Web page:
I bet there are still people out there who have been playing WoW for years, but if you ask them if they’re a gamer, they’d say no. You hear gamer, and you think of the stereotypes. And no, you’re not living in moms basement or talking leetspeak or camping noobs, you don’t play Counterstrike, and you are a mature adult with kids. Just because you like to cast heals with your dwarven pigtails spinning has nothing to do with it. Gamer? Oh, noooooo.
It didn’t take long for World of Warcraft to go mainstream.
I remember clearly how we as players would boast of the ever-increasing numbers of WoW subscribers, then compare our numbers to the lists of country population density.
“There are 8 million WoW subscribers worldwide. Azeroth has a larger population than Switzerland, Hong Kong, Libya, Denmark, Norway or Ireland!”
Yes, yes we did talk about that, didn’t we? We felt like part of something so big, such a huge community united in our love of WoW, that is it any wonder we revered Thrall? After all, he ruled over 4 million people, and he started his life as a slave. Isn’t that something to admire?
Where I’m going with this is to wonder if those halcyon days of being one big community are long gone, or at least on the decline.
We just had a marvelous BlizzCon, a celebration of all things Blizzard. Along with taking part of the big Blizzard get together, a big part is traveling to meet friends you know from WoW, friends from your guild, friends you met through WoW Facebook pages or came to know through blogs or forums or WoW related Twitter. That would seem to indicate that yes we ARE still one big awesome community.
The game hasn’t really changed. The number of different playstyles haven’t changed, and the way the game can attract widely diverse groups of people hasn’t changed.
What I think has changed is that being part of the “WoW Community” isn’t enough to smooth all the rough edges between our different interests, playstyles or attitudes.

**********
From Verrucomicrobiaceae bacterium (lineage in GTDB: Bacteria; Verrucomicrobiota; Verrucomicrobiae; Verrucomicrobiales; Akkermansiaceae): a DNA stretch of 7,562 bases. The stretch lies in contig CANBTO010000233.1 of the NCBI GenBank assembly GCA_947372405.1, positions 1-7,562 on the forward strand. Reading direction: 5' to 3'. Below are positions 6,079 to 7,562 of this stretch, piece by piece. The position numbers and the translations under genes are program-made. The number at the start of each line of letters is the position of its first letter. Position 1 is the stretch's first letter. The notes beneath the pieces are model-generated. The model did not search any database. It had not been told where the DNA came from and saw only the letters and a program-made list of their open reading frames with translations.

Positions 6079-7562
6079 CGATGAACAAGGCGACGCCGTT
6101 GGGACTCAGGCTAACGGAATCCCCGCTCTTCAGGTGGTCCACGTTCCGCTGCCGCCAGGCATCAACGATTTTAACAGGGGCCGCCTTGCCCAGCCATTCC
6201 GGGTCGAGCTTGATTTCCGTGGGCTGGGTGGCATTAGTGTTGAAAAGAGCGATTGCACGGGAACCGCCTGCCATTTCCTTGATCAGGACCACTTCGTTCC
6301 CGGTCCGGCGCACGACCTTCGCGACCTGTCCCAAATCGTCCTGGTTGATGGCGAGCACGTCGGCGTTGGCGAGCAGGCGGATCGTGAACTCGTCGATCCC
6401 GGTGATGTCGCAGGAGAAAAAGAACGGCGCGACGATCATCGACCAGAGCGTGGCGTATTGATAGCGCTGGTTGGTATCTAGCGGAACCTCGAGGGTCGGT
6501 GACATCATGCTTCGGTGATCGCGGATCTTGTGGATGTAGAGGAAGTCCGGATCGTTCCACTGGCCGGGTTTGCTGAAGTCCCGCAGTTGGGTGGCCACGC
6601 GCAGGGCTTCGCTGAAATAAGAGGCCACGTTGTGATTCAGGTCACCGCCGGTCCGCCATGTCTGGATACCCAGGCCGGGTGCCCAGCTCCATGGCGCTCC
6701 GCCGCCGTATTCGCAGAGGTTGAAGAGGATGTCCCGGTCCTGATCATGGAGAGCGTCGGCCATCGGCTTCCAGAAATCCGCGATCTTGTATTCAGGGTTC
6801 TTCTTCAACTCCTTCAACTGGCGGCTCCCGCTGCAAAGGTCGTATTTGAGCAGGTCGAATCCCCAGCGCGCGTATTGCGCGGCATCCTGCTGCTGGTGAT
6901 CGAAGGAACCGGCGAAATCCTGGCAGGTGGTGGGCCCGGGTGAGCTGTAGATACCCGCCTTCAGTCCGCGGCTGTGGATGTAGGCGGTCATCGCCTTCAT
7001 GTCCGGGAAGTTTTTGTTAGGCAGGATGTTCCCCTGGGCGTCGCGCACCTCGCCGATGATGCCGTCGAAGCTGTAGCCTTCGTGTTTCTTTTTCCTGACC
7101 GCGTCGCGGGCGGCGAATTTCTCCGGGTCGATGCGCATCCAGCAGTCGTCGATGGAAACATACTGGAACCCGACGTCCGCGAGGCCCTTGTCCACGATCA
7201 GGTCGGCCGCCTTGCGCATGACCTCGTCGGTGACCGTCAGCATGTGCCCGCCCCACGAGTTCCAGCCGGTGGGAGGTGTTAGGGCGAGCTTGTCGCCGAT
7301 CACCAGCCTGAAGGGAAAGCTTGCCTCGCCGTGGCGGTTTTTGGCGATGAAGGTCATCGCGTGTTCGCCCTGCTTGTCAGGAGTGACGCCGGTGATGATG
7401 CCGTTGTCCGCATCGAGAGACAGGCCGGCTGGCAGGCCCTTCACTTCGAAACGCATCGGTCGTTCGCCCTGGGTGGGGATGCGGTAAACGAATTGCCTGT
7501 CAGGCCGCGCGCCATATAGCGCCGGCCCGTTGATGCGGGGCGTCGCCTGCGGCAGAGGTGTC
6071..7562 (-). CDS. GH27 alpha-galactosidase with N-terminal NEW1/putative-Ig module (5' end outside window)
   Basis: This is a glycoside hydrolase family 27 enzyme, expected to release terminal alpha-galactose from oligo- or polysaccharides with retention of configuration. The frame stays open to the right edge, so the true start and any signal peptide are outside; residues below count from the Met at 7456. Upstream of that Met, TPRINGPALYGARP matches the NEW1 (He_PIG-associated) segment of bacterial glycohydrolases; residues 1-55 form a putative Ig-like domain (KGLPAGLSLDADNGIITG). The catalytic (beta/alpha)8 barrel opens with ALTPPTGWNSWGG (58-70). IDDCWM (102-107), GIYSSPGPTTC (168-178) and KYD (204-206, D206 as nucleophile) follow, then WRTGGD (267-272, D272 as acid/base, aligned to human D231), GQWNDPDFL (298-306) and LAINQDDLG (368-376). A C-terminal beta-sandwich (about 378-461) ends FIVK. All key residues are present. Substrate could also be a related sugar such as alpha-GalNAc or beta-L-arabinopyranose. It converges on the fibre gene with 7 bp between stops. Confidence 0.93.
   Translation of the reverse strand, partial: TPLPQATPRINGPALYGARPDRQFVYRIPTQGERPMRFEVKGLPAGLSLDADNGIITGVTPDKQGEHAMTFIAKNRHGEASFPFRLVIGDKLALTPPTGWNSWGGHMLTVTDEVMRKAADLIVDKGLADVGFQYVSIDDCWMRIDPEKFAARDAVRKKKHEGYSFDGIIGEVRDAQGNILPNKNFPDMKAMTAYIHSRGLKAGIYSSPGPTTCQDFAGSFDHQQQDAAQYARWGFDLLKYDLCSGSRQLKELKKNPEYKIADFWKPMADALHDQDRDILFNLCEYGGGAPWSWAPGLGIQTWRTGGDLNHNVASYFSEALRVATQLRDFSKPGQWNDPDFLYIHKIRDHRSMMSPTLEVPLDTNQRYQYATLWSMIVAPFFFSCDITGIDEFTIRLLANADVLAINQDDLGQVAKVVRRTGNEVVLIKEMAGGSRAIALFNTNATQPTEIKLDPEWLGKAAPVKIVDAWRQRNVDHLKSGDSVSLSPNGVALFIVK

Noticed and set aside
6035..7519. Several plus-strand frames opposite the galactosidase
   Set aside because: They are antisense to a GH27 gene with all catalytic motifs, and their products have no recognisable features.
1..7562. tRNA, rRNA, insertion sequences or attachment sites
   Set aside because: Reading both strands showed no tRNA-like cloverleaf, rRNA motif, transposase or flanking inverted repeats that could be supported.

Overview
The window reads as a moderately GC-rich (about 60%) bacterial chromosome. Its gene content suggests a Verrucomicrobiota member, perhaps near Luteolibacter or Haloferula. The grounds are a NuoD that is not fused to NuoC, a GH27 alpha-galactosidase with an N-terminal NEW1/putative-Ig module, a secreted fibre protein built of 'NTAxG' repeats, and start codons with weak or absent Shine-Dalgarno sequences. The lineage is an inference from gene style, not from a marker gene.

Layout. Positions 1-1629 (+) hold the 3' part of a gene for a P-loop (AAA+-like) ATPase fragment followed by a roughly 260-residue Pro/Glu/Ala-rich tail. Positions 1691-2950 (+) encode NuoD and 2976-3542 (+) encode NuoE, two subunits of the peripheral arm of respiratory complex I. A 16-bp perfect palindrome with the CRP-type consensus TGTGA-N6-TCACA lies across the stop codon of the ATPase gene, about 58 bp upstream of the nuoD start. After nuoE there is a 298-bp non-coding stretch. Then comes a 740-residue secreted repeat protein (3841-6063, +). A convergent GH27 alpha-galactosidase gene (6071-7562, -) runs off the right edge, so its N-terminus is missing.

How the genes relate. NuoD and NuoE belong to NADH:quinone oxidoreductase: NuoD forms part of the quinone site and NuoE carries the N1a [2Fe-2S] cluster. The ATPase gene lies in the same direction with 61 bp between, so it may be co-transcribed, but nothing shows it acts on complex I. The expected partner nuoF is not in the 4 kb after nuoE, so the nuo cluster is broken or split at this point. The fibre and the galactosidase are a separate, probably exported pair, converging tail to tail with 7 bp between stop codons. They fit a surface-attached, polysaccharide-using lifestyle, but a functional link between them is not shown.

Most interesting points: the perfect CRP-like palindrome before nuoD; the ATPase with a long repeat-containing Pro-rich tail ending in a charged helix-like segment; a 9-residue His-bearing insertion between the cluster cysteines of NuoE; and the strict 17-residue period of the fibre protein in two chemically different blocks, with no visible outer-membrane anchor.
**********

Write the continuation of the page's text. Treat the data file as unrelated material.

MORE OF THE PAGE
I’ll give you the most recent example I can of what I’m talking about.
During the recent BlizzCon, there was a moment where a video was played showing an old interview with Corpsegrinder.
I’m not even going to talk about the situation itself, there have been plenty of blog posts and forum threads written about it, if you haven’t heard the details you can certainly find them easily enough. Grimmtooth had a really great writeup on the whole thing and his take on it, you should check it out if you haven’t yet.
My point here is, Corpsegrinder, whether you like it or not, is part of the WoW Community.
But do you consider him to be a part of YOUR WoW Community?
He is a part of the community of people that play WoW. He loves the game, at least he did at the time the interview was made, he was excited and passionate about playing WoW.
Is he part of who you think of when you think of the WoW Community? Is he one of the people you like to think of as your peers?
You don’t get to decide he just isn’t part of the community. He’s not alone, look at your average trade chat, old style Barrens chat, hardcore PvP enthusiasts, even the very simple, cut and dried, “Horde or Alliance?”